Reducing Sugar

Sugar is often what packs in the most calories without any nutritional benefit in recipes like muffins, cupcakes, cakes, and more. In fact, it can make even beneficial drinks like tea not incredibly healthy if individuals pour in a lot of sugar. Thankfully, there are many ways to dramatically reduce the amount of sugar in favorite recipes. Tea drinkers, for instance, can use natural sweeteners, such as honey, agave, or even skim milk or milk alternatives to help flavor their tea instead of sugar. Of course, the best solution is to gradually reduce all sweeteners until they can drink it without any.

When it comes to baked goods and others, ingredient substitutions to make the recipes healthier include vanilla extract, unsweetened applesauce, or spices such as nutmeg, cardamom, and cinnamon. Start with half a teaspoon of vanilla extract, cinnamon, nutmeg, or cardamom for every two tablespoons of sugar that needs replacing. One cup of unsweetened applesauce can be used for every cup of sugar, as long as the other liquids in the recipe are reduced by ¼ cup per cup of applesauce.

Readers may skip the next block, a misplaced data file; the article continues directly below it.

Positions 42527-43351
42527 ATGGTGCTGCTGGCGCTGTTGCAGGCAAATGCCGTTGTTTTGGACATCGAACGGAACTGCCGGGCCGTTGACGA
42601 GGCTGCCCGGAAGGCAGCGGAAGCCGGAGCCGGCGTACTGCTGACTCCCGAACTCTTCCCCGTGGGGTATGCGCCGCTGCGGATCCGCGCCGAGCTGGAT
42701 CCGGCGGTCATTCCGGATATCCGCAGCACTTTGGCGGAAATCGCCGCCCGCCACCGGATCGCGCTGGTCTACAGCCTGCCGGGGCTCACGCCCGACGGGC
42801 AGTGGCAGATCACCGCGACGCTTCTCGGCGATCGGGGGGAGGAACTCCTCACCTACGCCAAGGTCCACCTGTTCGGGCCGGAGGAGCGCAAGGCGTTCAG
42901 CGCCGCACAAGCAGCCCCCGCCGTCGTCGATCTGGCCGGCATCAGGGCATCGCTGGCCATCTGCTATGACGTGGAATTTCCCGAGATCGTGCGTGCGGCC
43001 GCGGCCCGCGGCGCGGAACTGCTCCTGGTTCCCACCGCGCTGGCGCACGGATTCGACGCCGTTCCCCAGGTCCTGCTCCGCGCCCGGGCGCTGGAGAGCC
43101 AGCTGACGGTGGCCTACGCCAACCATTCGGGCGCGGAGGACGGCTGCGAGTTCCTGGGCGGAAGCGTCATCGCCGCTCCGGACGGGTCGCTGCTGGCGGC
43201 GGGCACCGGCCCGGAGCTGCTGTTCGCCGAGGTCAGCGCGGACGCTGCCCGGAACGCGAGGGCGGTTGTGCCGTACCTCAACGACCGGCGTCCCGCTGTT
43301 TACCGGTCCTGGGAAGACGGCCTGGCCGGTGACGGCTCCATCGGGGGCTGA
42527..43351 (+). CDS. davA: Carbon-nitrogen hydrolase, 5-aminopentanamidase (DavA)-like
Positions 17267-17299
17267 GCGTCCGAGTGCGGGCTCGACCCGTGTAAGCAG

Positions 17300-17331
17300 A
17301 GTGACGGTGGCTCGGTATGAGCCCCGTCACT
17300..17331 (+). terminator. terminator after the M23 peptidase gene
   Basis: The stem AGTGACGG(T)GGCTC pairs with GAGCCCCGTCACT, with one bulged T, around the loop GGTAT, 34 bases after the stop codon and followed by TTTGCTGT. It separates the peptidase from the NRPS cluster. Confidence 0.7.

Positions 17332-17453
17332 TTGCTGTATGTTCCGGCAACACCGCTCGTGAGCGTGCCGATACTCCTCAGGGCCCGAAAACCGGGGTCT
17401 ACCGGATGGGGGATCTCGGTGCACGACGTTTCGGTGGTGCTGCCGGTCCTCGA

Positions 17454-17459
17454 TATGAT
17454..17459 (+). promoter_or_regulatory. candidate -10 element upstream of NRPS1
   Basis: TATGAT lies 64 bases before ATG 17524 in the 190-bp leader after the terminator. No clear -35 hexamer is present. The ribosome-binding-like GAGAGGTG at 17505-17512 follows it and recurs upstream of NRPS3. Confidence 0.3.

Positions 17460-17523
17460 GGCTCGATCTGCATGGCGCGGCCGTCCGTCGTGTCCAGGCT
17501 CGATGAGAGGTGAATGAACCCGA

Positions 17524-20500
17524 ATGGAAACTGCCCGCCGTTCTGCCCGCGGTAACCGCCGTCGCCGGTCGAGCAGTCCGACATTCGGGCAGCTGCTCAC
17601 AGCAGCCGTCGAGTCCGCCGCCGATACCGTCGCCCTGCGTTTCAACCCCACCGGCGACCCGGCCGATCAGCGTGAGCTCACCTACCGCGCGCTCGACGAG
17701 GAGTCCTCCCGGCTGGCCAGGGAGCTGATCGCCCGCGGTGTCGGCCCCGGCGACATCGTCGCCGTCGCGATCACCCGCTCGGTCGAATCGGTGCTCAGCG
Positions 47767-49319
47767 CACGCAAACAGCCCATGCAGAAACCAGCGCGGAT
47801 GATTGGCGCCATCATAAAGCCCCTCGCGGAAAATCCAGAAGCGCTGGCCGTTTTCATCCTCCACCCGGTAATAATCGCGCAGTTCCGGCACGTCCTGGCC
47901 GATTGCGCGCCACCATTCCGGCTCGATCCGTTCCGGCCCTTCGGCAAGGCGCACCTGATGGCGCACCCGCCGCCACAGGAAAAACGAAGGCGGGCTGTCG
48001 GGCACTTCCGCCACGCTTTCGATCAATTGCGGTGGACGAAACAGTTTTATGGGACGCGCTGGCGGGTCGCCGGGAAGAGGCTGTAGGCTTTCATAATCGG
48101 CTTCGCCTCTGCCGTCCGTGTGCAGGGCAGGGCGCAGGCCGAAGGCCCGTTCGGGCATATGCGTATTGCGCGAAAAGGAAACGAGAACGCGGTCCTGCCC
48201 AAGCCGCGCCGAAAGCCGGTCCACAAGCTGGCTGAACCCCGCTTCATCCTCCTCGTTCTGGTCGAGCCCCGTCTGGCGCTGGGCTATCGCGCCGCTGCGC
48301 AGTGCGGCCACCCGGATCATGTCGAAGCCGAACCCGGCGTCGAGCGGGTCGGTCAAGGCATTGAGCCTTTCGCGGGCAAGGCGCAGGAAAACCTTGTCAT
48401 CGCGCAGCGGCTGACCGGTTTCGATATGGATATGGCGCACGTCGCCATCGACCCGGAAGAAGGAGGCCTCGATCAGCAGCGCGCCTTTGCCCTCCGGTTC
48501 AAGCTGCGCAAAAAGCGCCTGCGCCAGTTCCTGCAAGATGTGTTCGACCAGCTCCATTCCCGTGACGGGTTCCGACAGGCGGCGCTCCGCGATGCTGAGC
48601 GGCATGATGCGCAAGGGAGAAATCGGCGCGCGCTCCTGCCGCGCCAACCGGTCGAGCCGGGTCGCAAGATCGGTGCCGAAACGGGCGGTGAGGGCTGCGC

Switching Out White Flour

The easiest switch to make when it comes to white flour is to simply use whole wheat flour instead. For the most part, the switch can be done in equal parts. Nut flour and coconut flour can also be used, however for every cup of white flour, individuals will need ⅓ cup of coconut flour plus one egg per ounce of coconut flour as well as a dash of water. For nut flour, one cup plus two tablespoons of a rising agent, or ¼ cup nut flour plus ¾ cup of wheat flour. These additions are necessary as nut flour is denser and the extra weight must be compensated for, and coconut flour is quite a bit more absorbent. However, when frying or sauteing is on the table, and the vegetables or meat must be coated in white flour, coconut flour can be used in the same amounts.

Not only are all of these substitutions packed with the nutritional benefits white flour lacks, such as protein and fiber, but coconut flour is also gluten-free and packed with healthy fats. Finally, if individuals want to avoid all types of flour, black beans are a great option in recipes for brownies at one cup of pureed black beans per cup of flour.

The Substitution Power Of Greek Yogurt

Plain Greek yogurt is a nutritional powerhouse; there is no denying it. Though the exact amounts and benefits can vary between brands, one of the constants is the fact Greek yogurt is full of healthy nutrients such as protein, probiotics, calcium, potassium, and vitamin B12, often in higher quantities than regular plain yogurt. Greek yogurt can replace oil, mayonnaise, sour cream, cream cheese, and even buttermilk in many baked goods. It is replaced in equal parts (one cup for one cup) for mayonnaise, sour cream, and cream cheese. However, use ¾ cup of Greek yogurt for every cup of oil and ⅔ cup of greek yogurt plus ⅓ cup skim milk for every cup of buttermilk.